“Sha-na-mo-na-cla-geh-mo-na. Sha-ha-mo-ha-sla-heh-mo-ha. Sha-pa-mo-pa-gla-jeh-mo-pa. Sha-na-mo-na-cla-geh-mo-na. Sha-ha-mo-ha-sla-heh-mo-ha. Sha-pa-mo-pa-gla-jeh-mo-pa. Sha-na-mo-na-cla-geh-mo-na. Sha-ha-mo-ha-sla-heh-mo-ha. Sha-pa-mo-pa-gla-jeh-mo-pa.”

When they had finished, one-by-one the guilty stood. Everyone else sat on their toes, watching to see who would be forgiven, and who would die. Most of the priests wore burgundy tunics and black trousers, but the one who held the scroll wore an olive tunic and olive trousers. The tunics hung past their knees, and were tied with a belt made of white linen.

No need to hyphenate “one by one.” Also, a comma generally shouldn’t precede and unless it’s connecting two independent clauses.

“I will call out your name, and you will be tested for mercy. If you do not pass the test, you will be beheaded,” the olive priest announced in his wheezy voice. “Hokone, Pokome, Jerome, Torhene, Delly, Masane, Tasane, Udly, Pally, Jycin.”

Jycin jerked his head up quickly. He was not one of the guilty. His only sin guilty enough for the priests to interfere with was talking to that girl, but surely they couldn’t have found out;, seeing how it had only just happened but a few hours before.

“Me, sire? What have I done?”

“You dare question the middle priest? That alone might force the gods to fail you on the test!” a burgundy priest snarled at Jycin. Jycin lowered his head and fell in line behind the other guilty.

One of the burgundies placed an olivecolored scarf on top of a large, flat stone. He opened the scarf to reveal ten dull blades. Another burgundy placed a marble bowl half full of water, and a marble pitcher full of water on the stone. Hokone stepped up to the stone, took a blade, and cut his arm right where it bends.

Depending upon what you mean, crook, joint, or elbow would be a more colorful and succinct descriptor than the phrase “his arm right where it bends.”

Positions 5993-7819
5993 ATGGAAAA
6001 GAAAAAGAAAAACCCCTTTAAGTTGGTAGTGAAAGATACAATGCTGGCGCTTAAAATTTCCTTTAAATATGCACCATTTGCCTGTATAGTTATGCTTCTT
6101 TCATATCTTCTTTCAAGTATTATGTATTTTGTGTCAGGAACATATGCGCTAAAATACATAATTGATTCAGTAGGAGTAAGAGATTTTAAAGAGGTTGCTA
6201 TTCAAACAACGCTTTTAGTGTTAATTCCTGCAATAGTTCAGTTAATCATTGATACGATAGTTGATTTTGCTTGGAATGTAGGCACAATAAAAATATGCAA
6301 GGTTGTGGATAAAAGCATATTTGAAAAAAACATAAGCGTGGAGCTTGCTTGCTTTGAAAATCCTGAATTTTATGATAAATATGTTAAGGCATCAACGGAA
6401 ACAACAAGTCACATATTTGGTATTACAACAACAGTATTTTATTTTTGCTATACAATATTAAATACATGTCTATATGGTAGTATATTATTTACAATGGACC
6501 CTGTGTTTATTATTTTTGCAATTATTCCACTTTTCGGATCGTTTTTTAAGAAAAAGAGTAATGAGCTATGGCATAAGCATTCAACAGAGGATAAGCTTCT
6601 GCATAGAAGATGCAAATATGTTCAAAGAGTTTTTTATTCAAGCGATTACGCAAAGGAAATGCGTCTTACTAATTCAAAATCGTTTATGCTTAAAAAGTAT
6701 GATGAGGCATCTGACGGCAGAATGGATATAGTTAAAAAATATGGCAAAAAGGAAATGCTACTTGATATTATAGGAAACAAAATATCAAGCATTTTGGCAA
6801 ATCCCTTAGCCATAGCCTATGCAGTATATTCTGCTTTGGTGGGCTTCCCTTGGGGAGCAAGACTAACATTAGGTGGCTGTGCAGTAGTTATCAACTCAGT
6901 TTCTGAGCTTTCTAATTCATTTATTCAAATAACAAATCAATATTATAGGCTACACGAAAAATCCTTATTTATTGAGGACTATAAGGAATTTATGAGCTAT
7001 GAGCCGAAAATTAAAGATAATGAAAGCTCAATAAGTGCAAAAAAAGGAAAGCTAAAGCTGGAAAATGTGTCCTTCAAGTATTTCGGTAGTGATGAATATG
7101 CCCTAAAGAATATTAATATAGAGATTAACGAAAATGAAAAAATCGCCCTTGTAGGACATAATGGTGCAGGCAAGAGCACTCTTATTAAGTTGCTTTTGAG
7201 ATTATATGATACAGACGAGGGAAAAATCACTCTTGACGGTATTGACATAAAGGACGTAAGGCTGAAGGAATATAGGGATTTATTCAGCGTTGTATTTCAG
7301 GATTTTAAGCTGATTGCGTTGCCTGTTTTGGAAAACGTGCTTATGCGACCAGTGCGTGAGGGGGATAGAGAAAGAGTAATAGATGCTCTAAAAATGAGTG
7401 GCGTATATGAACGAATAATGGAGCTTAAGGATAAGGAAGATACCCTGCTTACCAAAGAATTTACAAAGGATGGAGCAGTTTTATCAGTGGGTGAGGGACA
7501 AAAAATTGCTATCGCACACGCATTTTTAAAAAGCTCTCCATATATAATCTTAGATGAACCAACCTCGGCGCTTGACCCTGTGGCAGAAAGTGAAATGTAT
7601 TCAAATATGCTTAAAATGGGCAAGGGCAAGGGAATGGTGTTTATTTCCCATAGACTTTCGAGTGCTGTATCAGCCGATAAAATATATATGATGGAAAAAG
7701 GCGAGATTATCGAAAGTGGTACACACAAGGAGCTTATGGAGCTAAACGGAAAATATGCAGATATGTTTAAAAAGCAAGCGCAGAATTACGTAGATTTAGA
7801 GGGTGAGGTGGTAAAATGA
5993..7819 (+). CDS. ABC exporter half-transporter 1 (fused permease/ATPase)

As the blood pooled, Hokone dipped his forefinger in it the blood. He then brought it to the bowl, and watched as a single drop fell. Every The villagers held their breath as the olive priest picked the bowl up. “He is forgiven.”

The line continued with two more forgiven. The guilty went to one side, silently weeping. Jycin stepped up to the stone and took hold of the remaining blade. Clutching it in his fist he sliced his arm and dipped his finger in the blood. As a burgundy refilled the bowl, Jycin tried to recall think as to what it was that he had done to deserve this. Stumbling forward, he let a drop fall into the water.

The blood went all the way through the liquid and settled at the bottom of the bowl, still intact as a single drop. No splatters were in the water, just the one drop.

Jycin’s face turned pale. What does this me mean for me?

Overall, this is an impressive attempt at a first chapter, and it definitely makes me wonder what will happen next. Although the scene is a bit lean, that could easily be fixed by stirring in more meat. Just be careful that the content you add strengthens rather than weakens the story’s flavor. 😉

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Brianna was born with a rumble in her veins. She finds the tap of a keyboard to be soothing like the pitter-patter of rain. She has been a writer for a decade, a freelance editor for a few years, and a bibliophile from the moment she pronounced her first syllable. Proudly a Silver Member of The Christian PEN, she serves on their team as Graphics Coordinator. She exudes her passion for speculative fiction and helping young writers by being an Associate Editor at Castle Gate Press and the Copy Editor/Director of Graphics for Kingdom Pen. When she isn’t poring over words, she may be spotted shooting her Canon, riding The Breeze (an all-terrain vehicle), or romping with her dog, Zookie. Purple is her signature color, and she refuses to recognize all other claims to it.
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  1. thank you for your fantastic job on this, it’ll really help